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Myanmar to ban logging until 2017
The new law aims to stop illegal logging in the country. The measure will safeguard teak for 10 years.
This is a turning point for the Asian country, the most threatened by illegal deforestation after Brazil and Indonesia. The Government of Myanmar decided to ban logging operations for one harvesting season, so until March 2017, to reduce its loss of forest cover. And that’s not all. In the Pegu Yoma region teak logging has been banned for as long as a decade.
A breath of oxygen for Myanmar’s forests, which, since 2010, have shrunk by more than 546,000 hectares on average each year, about 5% of the country’s forest cover.
Myanmar to stop deforestation
The stockpile collected over the years, which will grant access to timber at a national and international level for three years, will be managed by the government-controlled Myanmar Timber Enterprise.
“Myanmar’s timber trade has been causing serious problems for decades, promoting armed conflicts in the regions where ethnic minorities live. A reform was extremely necessary to make the forestry sector environmentally and economically sustainable”, Director of Forest Trends’ Forest Policy Kerstin Canby said. “This moratorium could be a make-shift measure if it was used to give the national Government time to put in place the necessary institutional reforms”.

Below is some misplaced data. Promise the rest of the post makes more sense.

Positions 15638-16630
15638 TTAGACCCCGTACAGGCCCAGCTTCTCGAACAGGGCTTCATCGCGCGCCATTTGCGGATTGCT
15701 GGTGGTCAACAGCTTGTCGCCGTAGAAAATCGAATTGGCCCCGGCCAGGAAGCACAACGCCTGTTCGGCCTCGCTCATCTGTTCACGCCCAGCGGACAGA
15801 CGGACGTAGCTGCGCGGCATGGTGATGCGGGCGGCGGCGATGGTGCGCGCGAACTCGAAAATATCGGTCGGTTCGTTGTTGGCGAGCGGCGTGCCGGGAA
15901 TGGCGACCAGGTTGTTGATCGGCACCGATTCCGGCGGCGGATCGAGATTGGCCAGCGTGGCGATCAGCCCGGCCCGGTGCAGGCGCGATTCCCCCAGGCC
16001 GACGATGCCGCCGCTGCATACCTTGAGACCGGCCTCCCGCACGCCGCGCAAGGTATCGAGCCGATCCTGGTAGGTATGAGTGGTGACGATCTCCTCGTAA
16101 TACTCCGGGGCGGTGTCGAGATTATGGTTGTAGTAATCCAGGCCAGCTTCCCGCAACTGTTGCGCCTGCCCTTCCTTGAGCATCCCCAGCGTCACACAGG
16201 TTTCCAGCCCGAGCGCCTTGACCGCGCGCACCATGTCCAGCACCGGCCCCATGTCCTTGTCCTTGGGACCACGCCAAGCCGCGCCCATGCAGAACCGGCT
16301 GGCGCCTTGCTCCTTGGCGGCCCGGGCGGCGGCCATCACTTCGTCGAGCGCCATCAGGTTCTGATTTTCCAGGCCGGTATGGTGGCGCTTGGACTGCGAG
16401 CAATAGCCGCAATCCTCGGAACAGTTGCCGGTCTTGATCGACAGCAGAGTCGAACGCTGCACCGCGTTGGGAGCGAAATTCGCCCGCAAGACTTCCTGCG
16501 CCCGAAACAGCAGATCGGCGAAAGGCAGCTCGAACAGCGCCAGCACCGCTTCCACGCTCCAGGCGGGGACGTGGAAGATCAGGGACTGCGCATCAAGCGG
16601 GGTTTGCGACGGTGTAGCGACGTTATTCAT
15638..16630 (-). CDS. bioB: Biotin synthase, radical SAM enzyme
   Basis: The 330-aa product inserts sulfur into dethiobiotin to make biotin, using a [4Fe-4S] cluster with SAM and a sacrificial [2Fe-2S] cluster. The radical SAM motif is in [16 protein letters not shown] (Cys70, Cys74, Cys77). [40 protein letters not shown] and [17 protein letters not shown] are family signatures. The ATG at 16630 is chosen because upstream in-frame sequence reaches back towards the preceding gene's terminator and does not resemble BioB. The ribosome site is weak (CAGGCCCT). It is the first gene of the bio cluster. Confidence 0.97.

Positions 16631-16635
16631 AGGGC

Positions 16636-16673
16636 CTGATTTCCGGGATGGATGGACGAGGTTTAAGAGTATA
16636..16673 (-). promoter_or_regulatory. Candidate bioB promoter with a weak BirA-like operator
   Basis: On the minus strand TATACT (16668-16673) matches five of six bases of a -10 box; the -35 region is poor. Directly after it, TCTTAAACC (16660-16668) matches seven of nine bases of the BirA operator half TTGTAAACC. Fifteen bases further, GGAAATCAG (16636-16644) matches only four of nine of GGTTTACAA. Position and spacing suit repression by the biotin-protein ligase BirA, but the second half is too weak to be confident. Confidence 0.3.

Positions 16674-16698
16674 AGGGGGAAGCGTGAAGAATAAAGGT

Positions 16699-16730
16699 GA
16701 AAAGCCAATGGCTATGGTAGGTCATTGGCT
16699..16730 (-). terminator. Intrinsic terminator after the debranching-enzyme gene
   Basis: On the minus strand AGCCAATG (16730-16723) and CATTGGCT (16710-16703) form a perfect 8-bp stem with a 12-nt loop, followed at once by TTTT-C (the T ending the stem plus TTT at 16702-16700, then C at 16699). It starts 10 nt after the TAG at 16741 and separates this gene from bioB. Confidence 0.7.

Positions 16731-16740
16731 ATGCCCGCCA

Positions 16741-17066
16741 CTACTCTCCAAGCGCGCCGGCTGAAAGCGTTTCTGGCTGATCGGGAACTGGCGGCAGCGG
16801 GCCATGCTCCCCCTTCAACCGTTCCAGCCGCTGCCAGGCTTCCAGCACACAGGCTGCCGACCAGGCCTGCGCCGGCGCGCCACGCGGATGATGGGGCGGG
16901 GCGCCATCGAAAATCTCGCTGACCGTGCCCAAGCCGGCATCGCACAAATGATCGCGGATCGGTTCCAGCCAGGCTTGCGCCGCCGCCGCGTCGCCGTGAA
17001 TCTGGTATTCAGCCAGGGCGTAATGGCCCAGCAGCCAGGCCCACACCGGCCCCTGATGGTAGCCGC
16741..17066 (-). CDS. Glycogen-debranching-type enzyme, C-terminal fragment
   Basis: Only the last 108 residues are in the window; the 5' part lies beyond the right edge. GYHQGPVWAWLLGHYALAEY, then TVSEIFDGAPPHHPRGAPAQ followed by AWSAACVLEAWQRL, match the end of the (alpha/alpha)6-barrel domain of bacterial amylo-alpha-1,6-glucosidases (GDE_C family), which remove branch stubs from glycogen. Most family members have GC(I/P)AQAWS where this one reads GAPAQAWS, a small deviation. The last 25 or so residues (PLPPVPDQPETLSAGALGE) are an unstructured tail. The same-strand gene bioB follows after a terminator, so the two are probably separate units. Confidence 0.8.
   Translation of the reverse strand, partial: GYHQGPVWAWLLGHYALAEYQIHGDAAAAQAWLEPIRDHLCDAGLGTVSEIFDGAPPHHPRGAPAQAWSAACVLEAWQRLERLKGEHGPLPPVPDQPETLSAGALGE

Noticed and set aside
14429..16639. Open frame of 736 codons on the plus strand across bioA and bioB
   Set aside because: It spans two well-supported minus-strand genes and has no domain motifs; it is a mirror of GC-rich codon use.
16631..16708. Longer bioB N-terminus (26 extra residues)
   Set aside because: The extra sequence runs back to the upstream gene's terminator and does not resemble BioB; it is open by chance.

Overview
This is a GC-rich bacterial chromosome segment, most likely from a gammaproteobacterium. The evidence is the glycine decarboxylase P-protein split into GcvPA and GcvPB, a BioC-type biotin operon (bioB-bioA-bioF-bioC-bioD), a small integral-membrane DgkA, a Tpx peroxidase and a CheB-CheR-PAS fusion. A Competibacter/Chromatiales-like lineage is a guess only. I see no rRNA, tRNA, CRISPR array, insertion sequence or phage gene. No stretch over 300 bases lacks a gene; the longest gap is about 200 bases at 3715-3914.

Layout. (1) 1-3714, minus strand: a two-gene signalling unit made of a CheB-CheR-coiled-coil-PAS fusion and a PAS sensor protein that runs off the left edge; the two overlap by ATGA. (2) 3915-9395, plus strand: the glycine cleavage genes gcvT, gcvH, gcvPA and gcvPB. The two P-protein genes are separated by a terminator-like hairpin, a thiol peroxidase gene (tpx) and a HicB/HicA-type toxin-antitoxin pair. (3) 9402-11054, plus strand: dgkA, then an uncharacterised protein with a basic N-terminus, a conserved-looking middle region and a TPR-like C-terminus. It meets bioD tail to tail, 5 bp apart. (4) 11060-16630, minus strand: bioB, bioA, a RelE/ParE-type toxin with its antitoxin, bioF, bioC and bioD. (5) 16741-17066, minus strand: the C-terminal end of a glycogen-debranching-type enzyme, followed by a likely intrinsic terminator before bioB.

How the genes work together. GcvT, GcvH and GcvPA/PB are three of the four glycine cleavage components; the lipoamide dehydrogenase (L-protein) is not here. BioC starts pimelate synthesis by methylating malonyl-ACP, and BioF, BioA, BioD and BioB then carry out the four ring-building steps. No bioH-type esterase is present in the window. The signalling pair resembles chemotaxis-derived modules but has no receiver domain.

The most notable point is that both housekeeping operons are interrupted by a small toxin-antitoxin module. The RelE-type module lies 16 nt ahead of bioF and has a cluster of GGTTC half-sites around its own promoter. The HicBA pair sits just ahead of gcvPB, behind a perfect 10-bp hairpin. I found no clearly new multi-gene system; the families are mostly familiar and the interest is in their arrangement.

The fight against corruption
“This is a decision that demonstrates clear intent to tackle corruption within the forestry sector by Myanmar’s National League for Democracy-led Government, which only came to power in March”, stated Faith Doherty of the Environmental Investigation Agency (EIA). “Of course, there is no one-policy solution to the problem and much work remains to be done, but this is a hugely encouraging and an optimistic place to start”.
Featured image: Ruben Salgado Escudero / Getty Images
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